What motivates people to flirt, and do gender differences in social and working conditions play a role in flirting?

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kipling2448 eNotes educator| Certified Educator

Sexuality and sexual attraction are as inherent in human nature as the needs for food, sleep and shelter.  As David Henningsen, Mary Braz and Elaine Davies write in “Why Do We Flirt” [Journal of Business Communication, Volume 45, Number 4, October 2008], “Flirting is a ubiquitous human activity.”  Sexual attraction is hard-wired into the human brain, and understanding and controlling that element of human behavior, especially in the workplace, is a challenge that will likely be with us in perpetuity.  In addition, and central to these authors’ theme, is the difficulty in understanding the motives behind flirting.  As the authors note, “the wealth of motives that flirting behaviors could advance indicate that flirting is an inherently ambiguous set of behaviors.”

People are motivated to flirt primarily by the natural attraction between genders.  Especially within the business environment, and as Henningsen, et.al. suggest, there may, consciously or subconsciously, be additional motivations behind flirtatious behavior, including professional ambitions and hopes for advancement within an organization.  The hierarchical structure in most businesses is such that advancement within any particular company may rely, in the thinking of some employees, in the need to appeal to one’s superior on a personal as well as a professional basis.  Once again, the authors note that “senders often use the allure of the possibility of sexual interest to facilitate achievement of other goals.”  Most professionals have probably witnessed flirtation being used for political motivations at least once in their careers.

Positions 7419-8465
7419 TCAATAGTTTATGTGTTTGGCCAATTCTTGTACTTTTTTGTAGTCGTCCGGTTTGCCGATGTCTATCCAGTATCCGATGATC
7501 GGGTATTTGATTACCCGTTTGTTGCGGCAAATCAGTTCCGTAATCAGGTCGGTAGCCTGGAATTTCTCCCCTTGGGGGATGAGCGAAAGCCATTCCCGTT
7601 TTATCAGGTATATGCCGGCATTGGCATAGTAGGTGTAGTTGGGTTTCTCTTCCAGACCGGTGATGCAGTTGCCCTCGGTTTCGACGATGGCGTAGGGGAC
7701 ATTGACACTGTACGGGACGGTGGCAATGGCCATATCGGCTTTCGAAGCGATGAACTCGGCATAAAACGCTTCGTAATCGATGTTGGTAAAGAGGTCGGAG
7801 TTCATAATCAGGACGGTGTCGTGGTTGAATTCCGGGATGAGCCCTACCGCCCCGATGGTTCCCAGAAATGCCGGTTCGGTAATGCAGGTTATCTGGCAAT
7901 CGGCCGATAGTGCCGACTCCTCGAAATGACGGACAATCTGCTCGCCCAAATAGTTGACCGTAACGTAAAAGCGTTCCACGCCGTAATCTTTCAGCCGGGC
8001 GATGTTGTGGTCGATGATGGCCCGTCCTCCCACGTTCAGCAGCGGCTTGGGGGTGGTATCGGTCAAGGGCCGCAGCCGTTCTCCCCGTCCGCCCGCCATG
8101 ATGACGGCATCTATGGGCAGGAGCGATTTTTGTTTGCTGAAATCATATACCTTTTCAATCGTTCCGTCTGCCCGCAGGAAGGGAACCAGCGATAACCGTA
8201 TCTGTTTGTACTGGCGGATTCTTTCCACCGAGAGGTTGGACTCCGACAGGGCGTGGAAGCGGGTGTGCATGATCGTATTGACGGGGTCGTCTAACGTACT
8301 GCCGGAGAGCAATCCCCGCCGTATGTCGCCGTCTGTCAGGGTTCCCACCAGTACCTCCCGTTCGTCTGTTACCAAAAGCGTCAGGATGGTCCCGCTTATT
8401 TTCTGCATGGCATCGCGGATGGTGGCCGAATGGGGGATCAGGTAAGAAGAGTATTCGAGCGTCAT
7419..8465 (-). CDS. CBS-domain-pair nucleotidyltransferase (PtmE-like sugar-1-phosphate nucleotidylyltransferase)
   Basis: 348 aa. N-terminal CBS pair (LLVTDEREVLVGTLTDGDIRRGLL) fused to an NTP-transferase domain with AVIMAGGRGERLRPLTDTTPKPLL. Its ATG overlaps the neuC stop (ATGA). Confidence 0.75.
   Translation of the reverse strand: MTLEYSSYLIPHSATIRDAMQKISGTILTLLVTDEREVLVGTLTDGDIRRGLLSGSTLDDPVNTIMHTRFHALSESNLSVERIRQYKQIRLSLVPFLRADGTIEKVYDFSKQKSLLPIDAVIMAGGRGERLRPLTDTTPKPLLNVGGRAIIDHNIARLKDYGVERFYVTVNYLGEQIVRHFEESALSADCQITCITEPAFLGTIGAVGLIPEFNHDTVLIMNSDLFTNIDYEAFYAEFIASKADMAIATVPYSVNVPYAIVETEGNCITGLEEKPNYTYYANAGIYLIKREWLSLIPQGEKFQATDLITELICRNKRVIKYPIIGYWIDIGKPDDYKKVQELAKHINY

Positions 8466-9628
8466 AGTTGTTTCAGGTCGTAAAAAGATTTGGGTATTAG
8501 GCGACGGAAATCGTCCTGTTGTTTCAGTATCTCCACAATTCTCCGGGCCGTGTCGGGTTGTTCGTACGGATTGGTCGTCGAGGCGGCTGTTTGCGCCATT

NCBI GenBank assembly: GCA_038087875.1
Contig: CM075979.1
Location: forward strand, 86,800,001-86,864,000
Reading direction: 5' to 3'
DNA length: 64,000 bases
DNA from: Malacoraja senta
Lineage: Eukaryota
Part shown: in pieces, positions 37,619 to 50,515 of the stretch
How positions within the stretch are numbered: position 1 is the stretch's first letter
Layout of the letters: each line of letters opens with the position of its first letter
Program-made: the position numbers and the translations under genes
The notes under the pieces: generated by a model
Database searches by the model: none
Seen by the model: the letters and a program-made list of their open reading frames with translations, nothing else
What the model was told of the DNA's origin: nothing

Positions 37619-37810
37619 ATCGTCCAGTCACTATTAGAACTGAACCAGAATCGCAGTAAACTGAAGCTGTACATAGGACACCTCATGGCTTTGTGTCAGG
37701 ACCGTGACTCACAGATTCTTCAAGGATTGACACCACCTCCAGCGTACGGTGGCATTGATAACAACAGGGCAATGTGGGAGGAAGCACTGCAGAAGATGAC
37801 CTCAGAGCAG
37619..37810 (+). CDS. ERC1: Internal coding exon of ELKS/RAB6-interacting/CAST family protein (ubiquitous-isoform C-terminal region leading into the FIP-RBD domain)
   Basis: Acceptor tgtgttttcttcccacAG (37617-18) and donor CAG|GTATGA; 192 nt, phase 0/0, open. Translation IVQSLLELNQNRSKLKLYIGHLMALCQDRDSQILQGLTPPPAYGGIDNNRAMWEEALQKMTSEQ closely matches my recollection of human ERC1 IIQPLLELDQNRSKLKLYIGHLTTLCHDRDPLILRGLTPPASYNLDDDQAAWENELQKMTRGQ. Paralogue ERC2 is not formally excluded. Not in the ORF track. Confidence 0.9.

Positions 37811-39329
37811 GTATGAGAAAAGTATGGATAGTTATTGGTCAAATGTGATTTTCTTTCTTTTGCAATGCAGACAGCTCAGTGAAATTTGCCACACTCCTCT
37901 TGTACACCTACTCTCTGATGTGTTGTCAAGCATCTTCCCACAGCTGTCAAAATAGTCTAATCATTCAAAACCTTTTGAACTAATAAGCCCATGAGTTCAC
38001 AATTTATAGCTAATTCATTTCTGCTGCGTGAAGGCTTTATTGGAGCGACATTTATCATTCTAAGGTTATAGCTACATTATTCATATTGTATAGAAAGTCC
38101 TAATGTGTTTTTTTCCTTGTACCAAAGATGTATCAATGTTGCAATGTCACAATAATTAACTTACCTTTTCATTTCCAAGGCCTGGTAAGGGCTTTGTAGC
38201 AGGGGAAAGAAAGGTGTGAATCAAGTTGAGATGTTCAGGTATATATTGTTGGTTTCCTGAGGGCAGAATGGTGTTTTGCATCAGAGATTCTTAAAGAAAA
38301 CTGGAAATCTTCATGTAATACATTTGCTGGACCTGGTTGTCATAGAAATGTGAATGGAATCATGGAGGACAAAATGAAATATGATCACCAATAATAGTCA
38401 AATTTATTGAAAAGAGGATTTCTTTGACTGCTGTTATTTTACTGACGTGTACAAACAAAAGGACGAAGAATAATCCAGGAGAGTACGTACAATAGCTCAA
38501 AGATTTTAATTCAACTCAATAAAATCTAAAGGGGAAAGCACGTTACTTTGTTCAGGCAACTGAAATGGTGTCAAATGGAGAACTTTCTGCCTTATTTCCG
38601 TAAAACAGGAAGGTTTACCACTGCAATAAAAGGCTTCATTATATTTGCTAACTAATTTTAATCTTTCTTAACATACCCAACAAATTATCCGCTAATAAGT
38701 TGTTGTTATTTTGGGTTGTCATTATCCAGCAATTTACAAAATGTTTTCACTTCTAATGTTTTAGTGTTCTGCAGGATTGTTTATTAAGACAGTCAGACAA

In discussing the different motivations behind flirting – sexual, relational, fun, exploring, esteem, and instrumental  -- the authors point out that different motivations usually are associated with different environments, as in noting that

“In comparing flirting in the workplace with social flirting, the appropriateness judgments identified in cognitive valence theory are clearly relevant.  The workplace engenders restrictions on the situational and relational appropriateness of potentially sexually motivated behaviors.”

Henningsen, Braz and Davies also focus their discussion on the gender differences prevalent in flirting, and the risks associated with miscommunications that can constitute sexual harassment.  As they note, “because flirting may be sexually motivated at times and not so at other times, miscommunication during flirting could trigger the belief that a person is sexually interested in another when such interest is not present.”  These miscommunications can go both ways across genders, and both up and down corporate hierarchies.  Social flirtation does not involve the professional and even legal risks associated with flirting in a business situation.  Flirtation among employees, or between management and subordinate in the confines of the workplace, are a product of relationship and proximity, and create the most risk of miscommunication and of adverse consequences should the receiving party misinterpret, or correctly interpret, motivations on the part of the sender.  Unsurprisingly, females are more likely to be on the receiving end of flirtatious activity, and are more likely to be subject to sexual harassment, but based on the physiological elements involved in sexual attraction, understanding flirtation is much more complicated than one might initially assume.